A Further Comment on the Complexities of Market Evidence in Valuation Litigation
     Gregory A. Horowitz, 68(4): 1071-1082 (August 2013)
This comment offers another view in the dialogue concerning the use of market evidence in valuation litigation initiated in these pages one year ago. In Campbell, Iridium, and the Future of Valuation Litigation, Michael Schwartz and David Bryan argued that an understanding of the importance of market evidence, and of costs and vagaries of a battle of valuation experts, should lead courts to adopt a rebuttable presumption against the admissibility of expert valuation testimony. Like Messrs. Stark, Williams, and Maxwell, whose views are forcefully advanced in a separate article here, I find this proposal ill-advised, but for somewhat different reasons. I agree with Messrs. Schwartz and Bryan that market evidence is central to any question of value, but argue that the market never speaks for itself, indeed never speaks with a voice capable of lay interpretation. By way of example, I present a “debt discount test” for determining whether the market deems an enterprise to be insolvent (the question at issue in both Campbell and Iridium) and show that, even while this test substantially simplifies the interpretation of market data, expert opinion is inevitably required in its application. The increasing recognition of the importance of contemporaneous market information will improve valuation litigation and narrow areas of good-faith dispute without the need for radical procedural limitations on the adversarial process.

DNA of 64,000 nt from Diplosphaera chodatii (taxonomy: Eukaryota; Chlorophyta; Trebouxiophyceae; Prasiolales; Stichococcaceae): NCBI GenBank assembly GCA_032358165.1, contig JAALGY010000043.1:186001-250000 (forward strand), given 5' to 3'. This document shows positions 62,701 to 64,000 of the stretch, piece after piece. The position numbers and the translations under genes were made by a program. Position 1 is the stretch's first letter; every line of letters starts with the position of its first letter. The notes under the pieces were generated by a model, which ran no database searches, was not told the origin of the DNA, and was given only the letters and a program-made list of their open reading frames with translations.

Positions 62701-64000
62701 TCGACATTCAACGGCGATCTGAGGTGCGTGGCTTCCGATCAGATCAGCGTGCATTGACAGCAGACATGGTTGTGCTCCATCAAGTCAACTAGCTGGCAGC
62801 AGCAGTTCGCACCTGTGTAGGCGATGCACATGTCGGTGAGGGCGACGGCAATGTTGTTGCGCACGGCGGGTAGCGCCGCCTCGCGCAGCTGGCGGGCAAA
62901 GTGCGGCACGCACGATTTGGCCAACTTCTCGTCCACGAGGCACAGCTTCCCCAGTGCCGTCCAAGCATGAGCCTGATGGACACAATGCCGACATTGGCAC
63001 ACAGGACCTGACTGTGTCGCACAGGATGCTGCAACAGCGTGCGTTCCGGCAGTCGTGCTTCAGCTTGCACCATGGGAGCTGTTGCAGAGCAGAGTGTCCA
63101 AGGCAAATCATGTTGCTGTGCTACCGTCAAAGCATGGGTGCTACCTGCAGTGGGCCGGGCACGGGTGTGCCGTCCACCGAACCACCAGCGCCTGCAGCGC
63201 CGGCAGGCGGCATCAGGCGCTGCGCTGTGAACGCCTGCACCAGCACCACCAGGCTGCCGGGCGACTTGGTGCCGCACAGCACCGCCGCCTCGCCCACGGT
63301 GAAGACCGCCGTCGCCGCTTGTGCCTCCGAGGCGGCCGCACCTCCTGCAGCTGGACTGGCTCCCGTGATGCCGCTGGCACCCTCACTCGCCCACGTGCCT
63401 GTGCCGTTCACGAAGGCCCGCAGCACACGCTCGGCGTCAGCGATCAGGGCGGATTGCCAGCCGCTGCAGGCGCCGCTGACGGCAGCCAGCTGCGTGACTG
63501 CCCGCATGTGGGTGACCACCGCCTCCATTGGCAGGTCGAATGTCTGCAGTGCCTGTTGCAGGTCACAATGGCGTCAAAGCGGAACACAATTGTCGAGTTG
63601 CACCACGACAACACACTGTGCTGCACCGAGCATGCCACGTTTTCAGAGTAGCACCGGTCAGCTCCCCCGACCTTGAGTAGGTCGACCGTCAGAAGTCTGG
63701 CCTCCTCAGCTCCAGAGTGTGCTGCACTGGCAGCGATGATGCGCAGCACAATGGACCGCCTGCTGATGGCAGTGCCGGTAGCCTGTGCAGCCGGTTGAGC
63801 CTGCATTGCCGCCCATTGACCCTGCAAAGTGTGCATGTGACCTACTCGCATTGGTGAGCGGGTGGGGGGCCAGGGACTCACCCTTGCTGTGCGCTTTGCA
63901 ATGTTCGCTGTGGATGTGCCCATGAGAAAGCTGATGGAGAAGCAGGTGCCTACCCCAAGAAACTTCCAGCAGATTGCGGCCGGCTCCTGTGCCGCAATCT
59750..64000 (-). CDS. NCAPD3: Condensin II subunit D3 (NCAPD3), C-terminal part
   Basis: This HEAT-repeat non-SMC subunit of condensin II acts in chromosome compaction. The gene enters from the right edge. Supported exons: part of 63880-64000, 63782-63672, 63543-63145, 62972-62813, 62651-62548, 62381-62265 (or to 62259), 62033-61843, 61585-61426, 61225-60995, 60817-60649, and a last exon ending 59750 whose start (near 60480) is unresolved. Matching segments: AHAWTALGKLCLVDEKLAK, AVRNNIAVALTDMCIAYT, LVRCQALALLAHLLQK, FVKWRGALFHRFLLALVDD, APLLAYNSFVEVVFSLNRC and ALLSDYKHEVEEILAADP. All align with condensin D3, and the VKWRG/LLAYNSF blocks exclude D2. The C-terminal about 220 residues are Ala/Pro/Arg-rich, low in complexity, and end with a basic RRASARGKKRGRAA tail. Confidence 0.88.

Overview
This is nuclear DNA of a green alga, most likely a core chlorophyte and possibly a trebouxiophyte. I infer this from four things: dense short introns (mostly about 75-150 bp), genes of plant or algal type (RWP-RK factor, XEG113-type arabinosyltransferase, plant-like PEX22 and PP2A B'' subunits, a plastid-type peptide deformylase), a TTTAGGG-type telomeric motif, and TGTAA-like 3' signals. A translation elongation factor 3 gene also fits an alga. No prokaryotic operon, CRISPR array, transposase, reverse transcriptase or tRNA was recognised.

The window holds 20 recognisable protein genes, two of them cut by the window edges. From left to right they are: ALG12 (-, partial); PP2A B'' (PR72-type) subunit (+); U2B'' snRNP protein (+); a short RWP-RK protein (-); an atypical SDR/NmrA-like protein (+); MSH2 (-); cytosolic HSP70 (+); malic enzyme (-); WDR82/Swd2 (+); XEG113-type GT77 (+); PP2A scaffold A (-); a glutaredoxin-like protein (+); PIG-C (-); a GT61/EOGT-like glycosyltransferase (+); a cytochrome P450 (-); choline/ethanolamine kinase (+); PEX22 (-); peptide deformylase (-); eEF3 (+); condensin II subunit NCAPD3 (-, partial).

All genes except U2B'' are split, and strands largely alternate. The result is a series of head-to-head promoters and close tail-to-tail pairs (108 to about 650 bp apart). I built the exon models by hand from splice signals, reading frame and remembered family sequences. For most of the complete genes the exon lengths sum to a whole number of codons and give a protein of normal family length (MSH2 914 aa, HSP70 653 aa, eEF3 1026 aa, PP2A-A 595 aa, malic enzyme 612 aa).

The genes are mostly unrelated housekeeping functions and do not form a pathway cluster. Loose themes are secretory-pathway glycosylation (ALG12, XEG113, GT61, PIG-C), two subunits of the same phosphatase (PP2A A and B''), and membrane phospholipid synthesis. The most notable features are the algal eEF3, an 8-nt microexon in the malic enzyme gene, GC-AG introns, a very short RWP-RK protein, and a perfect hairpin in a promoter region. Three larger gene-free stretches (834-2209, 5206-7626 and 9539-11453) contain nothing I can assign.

The Uniform Voidable Transactions Act; or, the 2014 Amendments to the Uniform Fraudulent Transfer Act
     Kenneth C. Kettering; 70(3): 777-834 (Summer 2015)
In 2014, the National Conference of Commissioners on Uniform State Laws approved a set of amendments to the Uniform Fraudulent Transfer Act. Among other changes, the amendments renamed the act the Uniform Voidable Transactions Act. In this paper, the reporter for the committee that drafted the amendments describes the amendment project and discusses the changes that were made to the act.

Simple Insolvency Detection for Publicly Traded Firms
      J.B. Heaton, 74(3) 723-734 (Summer 2019)
This article addresses current limitations of financial-market-based solvency tests by proposing a simple balance-sheet solvency test for publicly traded firms. This test is derived from an elementary algebraic relation among the inputs to the balance-sheet solvency calculation. The solvency test requires only the assumption that the market value of assets equals the sum of the market value of the firm’s debt plus the market value of the firm’s equity. The solvency test is a generated upper bound on the total amount of debt the firm can have and still be solvent or, alternatively, the minimum amount of stock-market capitalization the firm must have if it is solvent at current debt prices. The virtue of the method—apart from its ease of implementation—is that it makes possible the detection of balance-sheet insolvent firms notwithstanding the possibility that not all of the firm’s liabilities—including hard-to-quantify contingent liabilities—can be identified. As a result, the method allows for the detection of balance-sheet insolvent firms that otherwise might escape detection. The method proposed here can identify insolvent firms that should be retaining assets and not paying them out to shareholders as dividends or repurchases, identify stocks that brokers and investment advisers should treat as out-of-the-money call options that may be unsuitable investments, and can help auditors identify publicly traded firms that are candidates for going-concern qualifications and other disclosures.